When my hair is curly, I use Suave coconut conditioner. It's not a leave-in, but I use it like one. It is so light and really brings out my hair's curl. A lot of leave-ins are too heavy, but this one is just perfect. When it's straight, I love Frederick Fekkai Tech Shampoo & Conditioner and their Olive Oil glossing cream.
Kit [Carson Kitteridge] watched me for a few moments before saying, "That was some impressive killing you did. Naked too." "I hope I didn't embarrass Office Palmer." "She said that after all she heard about you she thought your johnson would be bigger." "Tell her that the air conditioner was on.
Wen is one of my favorite products because it's one tub full of shampoo and conditioner, all in one. I really love that because it's so simple. Then I throw in some mousse and walk outside and let it air dry. That makes it really beachy and cool. I'm very low maintenance and that's what keeps your hair healthy - when you don't fuss with it as much.
Sissy Mae Smith... stumbled into the room loaded down with even more bags. "You pack like a woman, " she snarled when she finally dropped the luggage to the floor. "How can one man have so much conditioner?" His mouth filled with French toast, Mitch pointed at his hair and snarled, "Tawny mane! Do you think this shit stays this beautiful on its own? It needs care and love! Which is more than I'm getting from you!
My TWA enabled me to be done at the hair section much earlier than the other girls. I washed my hair and put some conditioner at home before heading to the Armory, where the show took place. The hairstylist basically only had to put some spray so that my TWA would be looking its best. It took the hairstylist literally 10 seconds.
Around shows, when we're doing really strenuous stuff on my hair - styling with heat, adding things, braiding things, pinning things - I like to give my scalp and my hair a rest. We usually have a show once a week or so, so I try to deep condition with Pantene Daily 3 Minute Miracle Deep Conditioner once a week.
Imagine a ship that is sinking and needs all the available power to run the pumps to drain out the rising waters. The first class passengers refuse to cooperate because they feel hot and want to use the air-conditioner and other electrical appliances. The second-class passengers spend all their time trying to be upgraded to first-class status. The boat sinks and the passengers all drown. That is where the present approach to climate change is leading.
I gave someone a perverse argument not so long ago about why advertising is better than movies. You want to hear it? Movies operate from a really disingenuous premise, that people are heroes. I know a lot of people and have had an opportunity over the years to observe them. Are they heroes...? Let's put it this way. Advertising tries something simpler and more believable: Products as heroes. I guess the idea is: When all else fails, put your faith in conditioner.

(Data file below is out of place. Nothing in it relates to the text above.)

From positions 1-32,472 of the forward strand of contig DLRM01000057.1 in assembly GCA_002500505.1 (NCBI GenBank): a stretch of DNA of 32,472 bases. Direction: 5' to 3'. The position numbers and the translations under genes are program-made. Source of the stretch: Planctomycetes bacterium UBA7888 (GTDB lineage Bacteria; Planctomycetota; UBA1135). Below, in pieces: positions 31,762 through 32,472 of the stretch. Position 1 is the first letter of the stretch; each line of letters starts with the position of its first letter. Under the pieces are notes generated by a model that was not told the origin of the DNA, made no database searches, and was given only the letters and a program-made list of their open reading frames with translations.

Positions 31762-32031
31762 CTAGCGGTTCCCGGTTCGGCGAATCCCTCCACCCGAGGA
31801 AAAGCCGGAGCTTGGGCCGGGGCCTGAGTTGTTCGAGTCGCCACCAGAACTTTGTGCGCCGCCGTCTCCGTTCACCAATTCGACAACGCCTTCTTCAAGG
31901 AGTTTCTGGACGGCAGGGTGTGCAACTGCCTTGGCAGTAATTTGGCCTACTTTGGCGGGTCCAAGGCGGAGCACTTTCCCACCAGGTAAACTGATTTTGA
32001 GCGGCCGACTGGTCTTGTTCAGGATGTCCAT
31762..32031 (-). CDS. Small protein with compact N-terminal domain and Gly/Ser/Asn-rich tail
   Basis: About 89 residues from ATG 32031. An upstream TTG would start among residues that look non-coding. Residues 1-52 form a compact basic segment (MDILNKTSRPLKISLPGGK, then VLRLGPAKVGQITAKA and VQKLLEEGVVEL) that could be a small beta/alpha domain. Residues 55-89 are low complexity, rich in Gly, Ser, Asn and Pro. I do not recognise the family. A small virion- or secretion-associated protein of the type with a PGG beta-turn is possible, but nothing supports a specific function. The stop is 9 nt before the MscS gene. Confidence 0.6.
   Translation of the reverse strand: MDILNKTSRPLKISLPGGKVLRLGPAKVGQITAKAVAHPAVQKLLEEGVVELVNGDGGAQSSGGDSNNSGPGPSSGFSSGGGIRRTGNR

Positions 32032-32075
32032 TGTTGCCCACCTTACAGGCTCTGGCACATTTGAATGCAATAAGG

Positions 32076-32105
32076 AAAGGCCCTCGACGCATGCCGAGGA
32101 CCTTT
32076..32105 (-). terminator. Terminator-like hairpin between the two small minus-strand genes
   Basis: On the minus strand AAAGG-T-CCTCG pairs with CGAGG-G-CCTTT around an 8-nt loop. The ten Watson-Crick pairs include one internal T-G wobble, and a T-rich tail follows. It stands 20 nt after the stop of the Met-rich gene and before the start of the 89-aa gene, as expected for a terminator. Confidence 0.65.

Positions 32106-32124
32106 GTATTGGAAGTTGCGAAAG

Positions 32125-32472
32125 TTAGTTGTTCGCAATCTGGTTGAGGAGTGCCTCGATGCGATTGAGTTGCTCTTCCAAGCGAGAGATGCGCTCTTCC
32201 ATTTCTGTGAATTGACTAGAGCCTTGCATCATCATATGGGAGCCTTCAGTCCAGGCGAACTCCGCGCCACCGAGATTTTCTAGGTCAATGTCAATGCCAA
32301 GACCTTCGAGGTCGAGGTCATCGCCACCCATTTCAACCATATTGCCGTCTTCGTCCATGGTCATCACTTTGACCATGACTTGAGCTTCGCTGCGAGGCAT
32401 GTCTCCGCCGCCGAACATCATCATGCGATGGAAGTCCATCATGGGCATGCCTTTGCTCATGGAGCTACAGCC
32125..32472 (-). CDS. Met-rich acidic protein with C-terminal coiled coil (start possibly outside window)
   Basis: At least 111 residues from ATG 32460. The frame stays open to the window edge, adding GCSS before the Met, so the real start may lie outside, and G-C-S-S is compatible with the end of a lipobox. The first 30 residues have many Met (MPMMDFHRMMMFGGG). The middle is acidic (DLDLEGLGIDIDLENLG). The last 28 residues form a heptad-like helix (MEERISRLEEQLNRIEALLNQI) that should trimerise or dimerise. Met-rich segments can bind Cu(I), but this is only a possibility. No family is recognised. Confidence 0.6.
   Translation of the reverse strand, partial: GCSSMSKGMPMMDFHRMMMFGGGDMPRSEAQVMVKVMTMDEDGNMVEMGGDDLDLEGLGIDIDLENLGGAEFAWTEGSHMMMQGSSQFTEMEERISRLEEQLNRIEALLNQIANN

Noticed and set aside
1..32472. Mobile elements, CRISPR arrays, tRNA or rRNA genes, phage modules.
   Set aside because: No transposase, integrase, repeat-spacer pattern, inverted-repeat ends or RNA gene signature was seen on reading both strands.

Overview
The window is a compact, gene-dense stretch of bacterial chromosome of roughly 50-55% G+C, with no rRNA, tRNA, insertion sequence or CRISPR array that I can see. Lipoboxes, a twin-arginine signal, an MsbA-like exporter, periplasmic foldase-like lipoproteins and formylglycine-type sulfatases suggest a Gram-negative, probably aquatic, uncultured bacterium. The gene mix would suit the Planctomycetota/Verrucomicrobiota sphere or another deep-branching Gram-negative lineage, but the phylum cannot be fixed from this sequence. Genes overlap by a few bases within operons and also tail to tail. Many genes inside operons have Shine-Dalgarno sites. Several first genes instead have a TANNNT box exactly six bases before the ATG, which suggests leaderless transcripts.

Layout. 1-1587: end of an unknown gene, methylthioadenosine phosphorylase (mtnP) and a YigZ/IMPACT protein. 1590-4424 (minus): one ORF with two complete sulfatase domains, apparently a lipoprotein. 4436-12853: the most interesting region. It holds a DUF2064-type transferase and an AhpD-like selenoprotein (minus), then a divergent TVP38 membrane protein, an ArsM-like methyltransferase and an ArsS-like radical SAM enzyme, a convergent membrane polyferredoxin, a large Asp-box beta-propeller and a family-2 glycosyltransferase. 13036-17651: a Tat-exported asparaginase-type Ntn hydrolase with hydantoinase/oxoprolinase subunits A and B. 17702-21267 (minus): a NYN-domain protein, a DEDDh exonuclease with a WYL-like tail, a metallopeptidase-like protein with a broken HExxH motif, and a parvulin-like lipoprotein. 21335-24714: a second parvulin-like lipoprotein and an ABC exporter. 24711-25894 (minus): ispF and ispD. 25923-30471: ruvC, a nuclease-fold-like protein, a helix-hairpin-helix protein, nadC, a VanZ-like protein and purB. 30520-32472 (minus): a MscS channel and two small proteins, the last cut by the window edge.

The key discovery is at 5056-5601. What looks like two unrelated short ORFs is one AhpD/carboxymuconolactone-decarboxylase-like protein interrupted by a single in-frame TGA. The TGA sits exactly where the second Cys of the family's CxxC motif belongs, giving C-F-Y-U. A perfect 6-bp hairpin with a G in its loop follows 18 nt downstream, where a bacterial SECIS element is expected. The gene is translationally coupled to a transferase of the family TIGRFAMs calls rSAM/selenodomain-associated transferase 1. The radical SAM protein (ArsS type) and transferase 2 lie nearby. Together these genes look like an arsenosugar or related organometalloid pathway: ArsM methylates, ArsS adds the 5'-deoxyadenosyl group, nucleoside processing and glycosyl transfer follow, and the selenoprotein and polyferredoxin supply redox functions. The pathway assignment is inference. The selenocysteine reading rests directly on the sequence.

Well, I'm sorry you couldn't make it either. I'm sorry I had to sit there in that church-which, by the way, had a broken air conditioner-sweating, watching all those people march down the aisle to look in my mother's casket and whisper to themselves all this mess about how much she looked like herself, even though she didn't. I'm sorry you weren't there to hear the lame choir drag out, song after song. I'm sorry you weren't there to see my dad try his best to be upbeat, cracking bad jokes in his speech, choking on his words. I'm sorry you weren't there to watch me totally lose it and explode into tears. I'm sorry you weren't there for me, but it doesn't matter, because even if you were, you wouldn't be able to feel what I feel. Nobody can. Even the preacher said so.
In the shower today I tried to think about the best advice I'd ever been given by another writer. There was something that someone said at my first Milford, about using style as a covering, but sooner or later you would have to walk naked down the street, that was useful... And then I remembered. It was Harlan Ellison about a decade ago. He said, "Hey. Gaiman. What's with the stubble? Every time I see you, you're stubbly. What is it? Some kind of English fashion statement?" "Not really." "Well? Don't they have razors in England for Chrissakes?" "If you must know, I don't like shaving because I have a really tough beard and sensitive skin. So by the time I've finished shaving I've usually scraped my face a bit. So I do it as little as possible." "Oh." He paused. "I've got that too. What you do is, you rub your stubble with hair conditioner. Leave it a couple of minutes, then wash it off. Then shave normally. Makes it really easy to shave. No scraping." I tried it. It works like a charm. Best advice from a writer I've ever received.
Bet you can't even name one romantic movie you like, " she teased. She felt smug when a few minutes went by and Oliver was still unable to name one romantic movie he could profess to enjoy. The Empire Strikes Back, " Oliver finally declared, tapping his horn at a Prius that wandered over the line. The Empire Strikes Back? The Star Wars movie? That's not romantic!" Schuyler huffed, fiddling with the air conditioner controls. Au contraire, my dear, it's very romantic. The last scene, you know, when they're about to put Han in that freezing cryogenic chamber or whatever? Remember?" Schuyler mmm-hmmmed. And Leia leans over the ledge and says, 'I love you.'" That's cheesy, not romatic, " Schuyler argued, although she did like that part. Let me explain. What's romantic is what Han says back. Remember what he says to her? After she says 'I love you'?" Schuyler grinned. Maybe Oliver had a point. "Han says, 'I know.'" Exactly, " Oliver tapped the wheel. "He doesn't have to say anything so trite as 'I love you." Because that's already understood. And that's romantic.
Melissa de la Cruz